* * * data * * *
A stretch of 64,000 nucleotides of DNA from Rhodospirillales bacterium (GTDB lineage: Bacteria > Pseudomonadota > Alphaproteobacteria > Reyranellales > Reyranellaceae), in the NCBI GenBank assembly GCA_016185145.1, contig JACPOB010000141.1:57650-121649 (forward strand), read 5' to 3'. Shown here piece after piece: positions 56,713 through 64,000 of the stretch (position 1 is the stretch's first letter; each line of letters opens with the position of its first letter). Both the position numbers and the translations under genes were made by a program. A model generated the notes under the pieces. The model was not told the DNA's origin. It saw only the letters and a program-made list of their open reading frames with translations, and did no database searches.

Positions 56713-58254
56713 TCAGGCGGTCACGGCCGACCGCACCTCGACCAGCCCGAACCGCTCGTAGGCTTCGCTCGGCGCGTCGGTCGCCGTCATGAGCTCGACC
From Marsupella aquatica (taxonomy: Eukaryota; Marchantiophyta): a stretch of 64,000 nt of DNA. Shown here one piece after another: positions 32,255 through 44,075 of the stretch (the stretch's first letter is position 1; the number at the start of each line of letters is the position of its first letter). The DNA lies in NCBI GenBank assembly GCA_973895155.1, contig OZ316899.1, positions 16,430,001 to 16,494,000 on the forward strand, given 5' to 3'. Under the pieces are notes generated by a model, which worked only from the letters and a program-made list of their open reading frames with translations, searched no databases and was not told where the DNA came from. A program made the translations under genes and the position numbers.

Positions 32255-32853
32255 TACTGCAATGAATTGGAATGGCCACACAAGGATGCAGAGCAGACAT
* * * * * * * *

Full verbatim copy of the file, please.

A stretch of 64,000 nucleotides of DNA from Rhodospirillales bacterium (GTDB lineage: Bacteria > Pseudomonadota > Alphaproteobacteria > Reyranellales > Reyranellaceae), in the NCBI GenBank assembly GCA_016185145.1, contig JACPOB010000141.1:57650-121649 (forward strand), read 5' to 3'. Shown here piece after piece: positions 56,713 through 64,000 of the stretch (position 1 is the stretch's first letter; each line of letters opens with the position of its first letter). Both the position numbers and the translations under genes were made by a program. A model generated the notes under the pieces. The model was not told the DNA's origin. It saw only the letters and a program-made list of their open reading frames with translations, and did no database searches.

Positions 56713-58254
56713 TCAGGCGGTCACGGCCGACCGCACCTCGACCAGCCCGAACCGCTCGTAGGCTTCGCTCGGCGCGTCGGTCGCCGTCATGAGCTCGACC
From Marsupella aquatica (taxonomy: Eukaryota; Marchantiophyta): a stretch of 64,000 nt of DNA. Shown here one piece after another: positions 32,255 through 44,075 of the stretch (the stretch's first letter is position 1; the number at the start of each line of letters is the position of its first letter). The DNA lies in NCBI GenBank assembly GCA_973895155.1, contig OZ316899.1, positions 16,430,001 to 16,494,000 on the forward strand, given 5' to 3'. Under the pieces are notes generated by a model, which worked only from the letters and a program-made list of their open reading frames with translations, searched no databases and was not told where the DNA came from. A program made the translations under genes and the position numbers.

Positions 32255-32853
32255 TACTGCAATGAATTGGAATGGCCACACAAGGATGCAGAGCAGACAT